Plaintiff alleged the following in paragraph 8 of the complaint:
"That there is now due and owing to the plaintiff from the defendant the sum of One Hundred Eighty-Five Thousand ($185,-000.00) Dollars, together with interest thereon at the rate of six (6%) per cent per annum from December 28, 1967, no part of which amount has been paid.”
Defendant in answering this allegation of the complaint said:
“That the allegations contained in Paragraph 8 of the complaint are untrue and are denied.”
[1-3] It is elementary that issues arise upon the pleadings when a material fact is asserted by one party and denied by the other. G.S. 1-196; G.S. 1-198. An issue of fact arises-when a material allegation appearing in the complaint is denied in the answer. Baker v. Construction Corp., 255 N.C. 302, 121 S.E. 2d 731 (1961). “Á material fact is one which constitutes a part of the plaintiff’s cause of action or the defendant’s defense.” Wells v. Clayton, 236 N.C. 102, 72 S.E. 2d 16 (1952). See also In Re Wallace, 267 N.C. 204, 147 S.E. 2d 922 (1966).
G.S. 1-200 requires:
“Issues shall be framed in concise and direct terms, and prolixity and confusion must be avoided by not having too many issues. The issues arising upon the pleadings, material to be tried, must be made up by the attorneys appearing in the action, or by the judge presiding, and reduced to writing, before or during the trial.”
“The sum and substance of the foregoing precepts is that it is the duty of the judge to submit such issues as are necessary to settle the material controversies in the pleadings. In the absence of such issues, without admissions of record sufficient to justify the judgment rendered, this Court will remand the case for a new trial. Tucker v. Satterthwaite, 120 N.C. 118, 27 S.E. 45.”
 In the case before us the issue of indebtedness was raised by the pleadings. There does not appear in the pleadings or stipulations an admission, nor was there a determination by the jury, that the plaintiff was entitled to recover any sum of the defendant. Absent an admission of indebtedness in the pleadings or by stipulation, or *709a finding by the jury that the defendant was indebted to the plaintiff, it was error for the judge to enter the judgment in this case. Oil Co. v. Fair, 3 N.C. App. 175, 164 S.E. 2d 482 (1968).
We refrain from discussing the evidence in detail since a new trial is awarded. Baker v. Construction Co., supra. However, we deem it necessary to discuss assignments of error based upon exceptions to certain testimony of Flowers and Whitley.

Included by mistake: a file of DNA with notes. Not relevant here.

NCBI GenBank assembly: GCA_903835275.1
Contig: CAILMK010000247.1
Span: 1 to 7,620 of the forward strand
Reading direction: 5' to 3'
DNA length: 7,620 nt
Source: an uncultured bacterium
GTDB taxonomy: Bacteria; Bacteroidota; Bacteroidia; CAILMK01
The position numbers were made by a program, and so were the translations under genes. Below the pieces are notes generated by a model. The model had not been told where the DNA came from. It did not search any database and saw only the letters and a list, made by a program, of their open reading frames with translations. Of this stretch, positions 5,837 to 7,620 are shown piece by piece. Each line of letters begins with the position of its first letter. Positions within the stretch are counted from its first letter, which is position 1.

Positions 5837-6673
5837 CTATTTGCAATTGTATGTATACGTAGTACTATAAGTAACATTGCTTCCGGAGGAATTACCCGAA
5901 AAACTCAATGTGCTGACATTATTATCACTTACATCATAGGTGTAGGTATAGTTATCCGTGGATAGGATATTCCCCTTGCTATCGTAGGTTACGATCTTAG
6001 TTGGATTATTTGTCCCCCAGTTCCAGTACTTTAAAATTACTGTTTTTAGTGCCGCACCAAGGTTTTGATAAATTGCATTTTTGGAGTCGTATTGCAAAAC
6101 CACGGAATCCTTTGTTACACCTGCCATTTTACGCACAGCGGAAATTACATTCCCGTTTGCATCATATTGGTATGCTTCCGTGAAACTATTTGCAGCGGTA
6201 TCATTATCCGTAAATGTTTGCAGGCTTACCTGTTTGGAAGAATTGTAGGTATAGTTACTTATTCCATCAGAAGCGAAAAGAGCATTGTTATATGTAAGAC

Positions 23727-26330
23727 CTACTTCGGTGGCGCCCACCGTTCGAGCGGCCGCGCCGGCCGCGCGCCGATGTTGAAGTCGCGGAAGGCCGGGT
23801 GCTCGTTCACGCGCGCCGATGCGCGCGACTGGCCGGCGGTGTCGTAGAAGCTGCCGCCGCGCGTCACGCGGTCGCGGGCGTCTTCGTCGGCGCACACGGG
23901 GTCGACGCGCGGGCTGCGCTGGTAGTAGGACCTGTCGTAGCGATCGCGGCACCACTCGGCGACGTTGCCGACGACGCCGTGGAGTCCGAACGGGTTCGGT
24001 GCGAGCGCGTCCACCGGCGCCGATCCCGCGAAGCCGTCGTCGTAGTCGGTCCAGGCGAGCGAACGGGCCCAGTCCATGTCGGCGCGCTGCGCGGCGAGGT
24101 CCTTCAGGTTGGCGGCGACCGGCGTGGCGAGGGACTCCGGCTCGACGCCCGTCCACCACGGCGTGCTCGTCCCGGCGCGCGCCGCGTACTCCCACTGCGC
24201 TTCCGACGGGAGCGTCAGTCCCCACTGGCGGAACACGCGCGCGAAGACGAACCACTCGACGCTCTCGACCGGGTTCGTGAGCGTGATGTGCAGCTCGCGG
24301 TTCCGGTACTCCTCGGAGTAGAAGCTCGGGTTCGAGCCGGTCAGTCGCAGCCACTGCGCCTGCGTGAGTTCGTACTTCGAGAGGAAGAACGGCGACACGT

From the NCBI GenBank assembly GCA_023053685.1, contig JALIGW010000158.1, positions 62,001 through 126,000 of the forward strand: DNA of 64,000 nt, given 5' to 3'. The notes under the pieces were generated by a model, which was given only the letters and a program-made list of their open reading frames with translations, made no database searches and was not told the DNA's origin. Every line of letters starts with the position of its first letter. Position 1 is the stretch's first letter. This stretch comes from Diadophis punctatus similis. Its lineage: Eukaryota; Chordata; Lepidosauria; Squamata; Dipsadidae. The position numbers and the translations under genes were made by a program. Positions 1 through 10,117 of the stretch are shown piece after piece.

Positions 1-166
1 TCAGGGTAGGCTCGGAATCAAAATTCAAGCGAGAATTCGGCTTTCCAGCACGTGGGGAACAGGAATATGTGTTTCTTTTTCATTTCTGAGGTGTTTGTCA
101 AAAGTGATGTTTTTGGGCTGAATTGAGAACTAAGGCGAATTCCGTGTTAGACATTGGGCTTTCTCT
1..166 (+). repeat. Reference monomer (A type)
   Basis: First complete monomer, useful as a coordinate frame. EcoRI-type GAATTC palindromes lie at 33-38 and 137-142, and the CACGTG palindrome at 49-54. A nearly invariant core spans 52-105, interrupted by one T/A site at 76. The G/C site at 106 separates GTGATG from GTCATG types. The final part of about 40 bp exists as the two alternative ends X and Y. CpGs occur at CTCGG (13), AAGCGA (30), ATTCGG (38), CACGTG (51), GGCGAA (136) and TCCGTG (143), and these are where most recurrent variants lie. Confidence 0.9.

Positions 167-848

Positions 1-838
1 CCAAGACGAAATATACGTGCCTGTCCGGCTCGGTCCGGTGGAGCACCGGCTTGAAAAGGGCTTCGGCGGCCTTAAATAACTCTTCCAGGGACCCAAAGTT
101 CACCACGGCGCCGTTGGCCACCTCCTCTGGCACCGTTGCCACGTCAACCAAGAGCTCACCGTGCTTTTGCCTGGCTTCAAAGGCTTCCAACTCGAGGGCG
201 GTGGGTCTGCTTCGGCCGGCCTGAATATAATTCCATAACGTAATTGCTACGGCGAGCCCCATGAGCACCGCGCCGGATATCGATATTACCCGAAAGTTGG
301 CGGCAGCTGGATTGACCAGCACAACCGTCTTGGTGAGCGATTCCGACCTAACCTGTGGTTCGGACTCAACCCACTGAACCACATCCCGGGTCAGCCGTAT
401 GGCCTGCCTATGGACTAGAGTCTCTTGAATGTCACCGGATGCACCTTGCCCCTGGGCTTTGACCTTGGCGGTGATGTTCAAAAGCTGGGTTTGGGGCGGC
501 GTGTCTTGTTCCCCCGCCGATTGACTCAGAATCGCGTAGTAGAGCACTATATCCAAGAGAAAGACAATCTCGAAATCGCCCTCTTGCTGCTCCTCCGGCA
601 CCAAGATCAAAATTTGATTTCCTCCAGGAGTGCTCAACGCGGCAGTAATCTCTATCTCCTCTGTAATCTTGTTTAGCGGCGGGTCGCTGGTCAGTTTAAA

The evidence tended to show that the notes sued on were payable to Flowers and Whitley. Flowers, by endorsement, transferred his interest in the notes to Whitley. Flowers and Whitley, as plaintiff's witnesses, were permitted to testify, over objection by the defendant, about personal transactions and communications between them and Hyder.
The court attempted to limit or restrict the testimony of the witness Flowers by instructing the jury on one occasion as follows:
“Members of the jury, again, the Court instructs you that the answers to the previous question, and this further testimony, is offered for the sole purpose of disclosing the basis of this witness’ opinion as to the mental capacity of the deceased, and assist you in determining the credibility, or worthiness of belief of that opinion, if you find that it does tend to do so, and for no other purpose, and these instructions will apply to the following testimony at each time that an objection is made by counsel to this witness’ testimony, and overruled by the Court, until you are further advised by the Court that the instructions do not apply.”
Flowers testified, over objection, that Hyder told him in the presence of Whitley that the two of them were his (Hyder’s) best friends. Some of the testimony of Flowers tended to show that Hyder repeatedly told them he was in a bad financial condition and that Flowers and Whitley helped him by obtaining a commitment for a loan of one million dollars. Immediately after this the following occurred-:
“Q. Tell the jury what else he said. OBJECTION. OVERRULED. EXCEPTION.
DEFENDANT’S EXCEPTION NO. 28.
THE COURT: It is admitted under the instructions previously given you concerning this witness’ testimony, members of the jury.